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Dental Implant Failure & Salvage – Marshall, TX

Preserving Your Restored Smile

Patient smiling after dental implant failure and salvage in Marshall

Dental implants are among the most successful treatments — for most patients, they are still thriving even 10 years after placement! Of course, it must be acknowledged that a failed dental implant in Marshall can occur. If you ever feel that something isn’t quite right with any of your new teeth, contact our office right away. Dr. Parker will assess the situation, strive to pinpoint the cause of your problem, and recommend a treatment that, hopefully, will be able to save your restored smile.

Why Do Dental Implants Fail?

Illustration of peri-implantitis, a common cause of implant failure

The most common cause of failed dental implants in Marshall is an infection known as peri-implantitis. It occurs when harmful bacteria sneak beneath the gumline and attack the tissue around an implant. Eventually, the damage can become so severe that the jawbone can no longer support the implant. Poor oral hygiene is often to blame for peri-implantitis, but other factors can also contribute to it.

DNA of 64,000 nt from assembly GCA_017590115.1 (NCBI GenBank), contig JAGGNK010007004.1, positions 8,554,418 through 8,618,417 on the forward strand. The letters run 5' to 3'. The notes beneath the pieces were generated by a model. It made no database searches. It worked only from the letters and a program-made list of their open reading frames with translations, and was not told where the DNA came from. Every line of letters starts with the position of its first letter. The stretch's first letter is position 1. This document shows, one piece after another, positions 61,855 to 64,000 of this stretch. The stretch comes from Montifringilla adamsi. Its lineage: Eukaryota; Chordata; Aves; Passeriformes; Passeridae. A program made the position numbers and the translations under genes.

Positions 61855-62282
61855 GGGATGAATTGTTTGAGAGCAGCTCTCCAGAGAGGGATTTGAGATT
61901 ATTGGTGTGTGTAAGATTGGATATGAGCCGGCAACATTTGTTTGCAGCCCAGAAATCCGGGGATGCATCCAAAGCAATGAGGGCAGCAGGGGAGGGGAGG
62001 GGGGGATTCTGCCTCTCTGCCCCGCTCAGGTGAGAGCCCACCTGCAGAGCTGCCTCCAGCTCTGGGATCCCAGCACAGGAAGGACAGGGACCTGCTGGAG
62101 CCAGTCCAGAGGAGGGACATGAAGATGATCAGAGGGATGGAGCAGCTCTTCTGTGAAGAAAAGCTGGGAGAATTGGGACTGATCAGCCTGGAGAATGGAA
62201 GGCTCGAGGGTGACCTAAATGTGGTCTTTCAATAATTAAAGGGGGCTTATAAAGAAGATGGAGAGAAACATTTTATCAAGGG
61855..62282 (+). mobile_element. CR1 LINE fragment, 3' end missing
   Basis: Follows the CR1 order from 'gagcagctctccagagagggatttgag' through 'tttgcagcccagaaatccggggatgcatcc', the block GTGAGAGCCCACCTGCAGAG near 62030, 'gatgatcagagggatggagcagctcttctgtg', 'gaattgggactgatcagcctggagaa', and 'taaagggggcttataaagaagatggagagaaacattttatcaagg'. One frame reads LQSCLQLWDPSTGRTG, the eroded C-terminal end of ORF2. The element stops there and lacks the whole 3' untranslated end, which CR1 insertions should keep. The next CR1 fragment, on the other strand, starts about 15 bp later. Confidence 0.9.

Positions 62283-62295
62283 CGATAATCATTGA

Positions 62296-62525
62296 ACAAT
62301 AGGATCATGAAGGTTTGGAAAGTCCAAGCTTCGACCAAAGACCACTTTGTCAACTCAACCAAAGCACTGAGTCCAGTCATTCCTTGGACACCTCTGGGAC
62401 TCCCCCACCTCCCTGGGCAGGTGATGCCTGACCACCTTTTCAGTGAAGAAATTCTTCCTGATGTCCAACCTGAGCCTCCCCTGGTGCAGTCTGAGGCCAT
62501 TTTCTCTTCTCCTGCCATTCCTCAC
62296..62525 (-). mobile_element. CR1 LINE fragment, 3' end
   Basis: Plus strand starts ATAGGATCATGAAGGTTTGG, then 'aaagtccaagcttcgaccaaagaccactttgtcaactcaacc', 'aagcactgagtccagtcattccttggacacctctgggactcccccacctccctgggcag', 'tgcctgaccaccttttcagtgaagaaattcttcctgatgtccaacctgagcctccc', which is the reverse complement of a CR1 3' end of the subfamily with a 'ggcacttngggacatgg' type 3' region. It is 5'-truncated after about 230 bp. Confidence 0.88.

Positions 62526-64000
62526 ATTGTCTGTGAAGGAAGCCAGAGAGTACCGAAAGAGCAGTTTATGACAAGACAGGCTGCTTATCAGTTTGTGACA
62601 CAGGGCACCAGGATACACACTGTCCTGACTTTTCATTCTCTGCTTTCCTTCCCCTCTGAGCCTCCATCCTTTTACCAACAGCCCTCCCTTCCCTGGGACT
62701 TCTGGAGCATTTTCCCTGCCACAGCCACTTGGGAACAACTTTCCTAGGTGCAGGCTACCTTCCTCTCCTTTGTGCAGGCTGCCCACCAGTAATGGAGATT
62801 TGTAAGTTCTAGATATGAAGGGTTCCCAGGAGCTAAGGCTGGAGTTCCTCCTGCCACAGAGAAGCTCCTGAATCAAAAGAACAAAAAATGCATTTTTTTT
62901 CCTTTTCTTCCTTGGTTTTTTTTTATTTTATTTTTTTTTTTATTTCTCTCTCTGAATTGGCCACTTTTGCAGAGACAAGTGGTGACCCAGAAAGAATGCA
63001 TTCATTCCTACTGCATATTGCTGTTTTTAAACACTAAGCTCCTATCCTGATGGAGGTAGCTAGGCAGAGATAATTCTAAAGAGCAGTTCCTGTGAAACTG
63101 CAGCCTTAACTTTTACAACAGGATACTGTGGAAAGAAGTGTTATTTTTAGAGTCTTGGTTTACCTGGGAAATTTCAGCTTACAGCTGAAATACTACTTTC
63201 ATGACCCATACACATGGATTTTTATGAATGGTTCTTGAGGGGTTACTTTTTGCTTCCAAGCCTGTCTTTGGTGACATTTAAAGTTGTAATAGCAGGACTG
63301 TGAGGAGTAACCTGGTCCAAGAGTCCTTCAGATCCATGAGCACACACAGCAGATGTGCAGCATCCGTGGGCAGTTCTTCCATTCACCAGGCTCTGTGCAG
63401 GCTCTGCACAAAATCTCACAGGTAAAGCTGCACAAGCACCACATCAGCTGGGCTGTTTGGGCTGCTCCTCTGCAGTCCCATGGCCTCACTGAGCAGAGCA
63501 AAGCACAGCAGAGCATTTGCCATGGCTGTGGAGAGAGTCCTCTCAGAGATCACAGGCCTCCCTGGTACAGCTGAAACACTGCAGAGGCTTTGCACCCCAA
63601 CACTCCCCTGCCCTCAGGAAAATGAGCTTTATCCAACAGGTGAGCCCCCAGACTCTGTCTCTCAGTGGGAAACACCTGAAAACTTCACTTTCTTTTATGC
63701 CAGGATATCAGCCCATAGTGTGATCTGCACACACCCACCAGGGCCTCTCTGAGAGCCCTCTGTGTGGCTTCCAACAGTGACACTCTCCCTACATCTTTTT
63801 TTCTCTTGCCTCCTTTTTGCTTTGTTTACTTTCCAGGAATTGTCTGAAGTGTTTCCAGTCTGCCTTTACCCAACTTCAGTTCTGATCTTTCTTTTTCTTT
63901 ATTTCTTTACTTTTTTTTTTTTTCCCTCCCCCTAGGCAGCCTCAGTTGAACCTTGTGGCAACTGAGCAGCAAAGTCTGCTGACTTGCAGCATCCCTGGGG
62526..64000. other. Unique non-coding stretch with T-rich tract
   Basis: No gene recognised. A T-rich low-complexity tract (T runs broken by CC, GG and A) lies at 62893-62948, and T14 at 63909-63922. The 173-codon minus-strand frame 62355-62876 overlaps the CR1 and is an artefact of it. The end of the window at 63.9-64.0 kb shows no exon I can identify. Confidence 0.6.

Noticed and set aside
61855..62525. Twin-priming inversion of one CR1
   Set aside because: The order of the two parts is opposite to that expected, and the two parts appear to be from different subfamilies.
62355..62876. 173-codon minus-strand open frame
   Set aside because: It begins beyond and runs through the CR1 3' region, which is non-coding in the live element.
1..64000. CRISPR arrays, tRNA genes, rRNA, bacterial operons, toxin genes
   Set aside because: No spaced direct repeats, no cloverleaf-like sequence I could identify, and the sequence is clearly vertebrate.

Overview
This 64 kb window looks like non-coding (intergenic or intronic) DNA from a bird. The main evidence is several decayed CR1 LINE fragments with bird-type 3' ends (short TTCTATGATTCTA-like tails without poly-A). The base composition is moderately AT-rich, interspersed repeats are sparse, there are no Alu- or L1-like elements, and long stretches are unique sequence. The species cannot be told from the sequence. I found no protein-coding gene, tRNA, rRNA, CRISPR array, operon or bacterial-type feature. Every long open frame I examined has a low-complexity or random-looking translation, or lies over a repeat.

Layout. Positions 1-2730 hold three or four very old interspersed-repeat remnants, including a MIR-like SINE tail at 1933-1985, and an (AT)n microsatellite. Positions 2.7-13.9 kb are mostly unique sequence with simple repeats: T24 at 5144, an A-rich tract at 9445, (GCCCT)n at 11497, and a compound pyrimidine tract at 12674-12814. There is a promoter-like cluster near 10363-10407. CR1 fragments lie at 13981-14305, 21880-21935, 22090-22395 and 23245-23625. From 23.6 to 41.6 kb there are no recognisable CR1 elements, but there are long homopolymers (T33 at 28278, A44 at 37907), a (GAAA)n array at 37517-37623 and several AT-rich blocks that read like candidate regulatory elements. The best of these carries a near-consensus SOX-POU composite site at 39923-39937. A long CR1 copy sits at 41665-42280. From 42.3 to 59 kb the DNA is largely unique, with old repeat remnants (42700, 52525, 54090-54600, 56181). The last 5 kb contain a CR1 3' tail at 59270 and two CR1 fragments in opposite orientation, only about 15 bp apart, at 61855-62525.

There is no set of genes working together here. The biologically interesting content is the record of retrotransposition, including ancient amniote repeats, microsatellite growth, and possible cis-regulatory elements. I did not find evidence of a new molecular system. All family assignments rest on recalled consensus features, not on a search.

Other reasons a dental implant might fail include:

Symptoms of Failed Dental Implants

Woman touching face, concerned about possible failed dental implant

There are two broad categories of dental implant failure. Early failure occurs soon after placement, while late failure can happen at any time, even years or decades after your initial surgery.

Symptoms of early and late failure are similar and can include:

How Dental Implant Salvage Works

Dentist and patient discussing plan for dental implant salvage

Seek help as soon as you suspect that something isn’t quite right with your dental implants. The sooner you receive treatment, the more likely it is that we will be able to save your restored smile without using any complex or extensive procedures.

When you get to our office for your appointment, we may take some X-Rays of your mouth and learn about your symptoms. Dr. Parker will carefully evaluate the situation and identify the cause of the problem before he makes a recommendation about your next steps.

In some cases, antibiotic therapy and changes to your oral hygiene routine might be enough to resolve the problem. However, if there is significant damage to the tissue around an implant, it might need to be removed. Then, after some restorative treatments (possibly including a bone graft) and a healing period, it might be possible to place a new dental implant.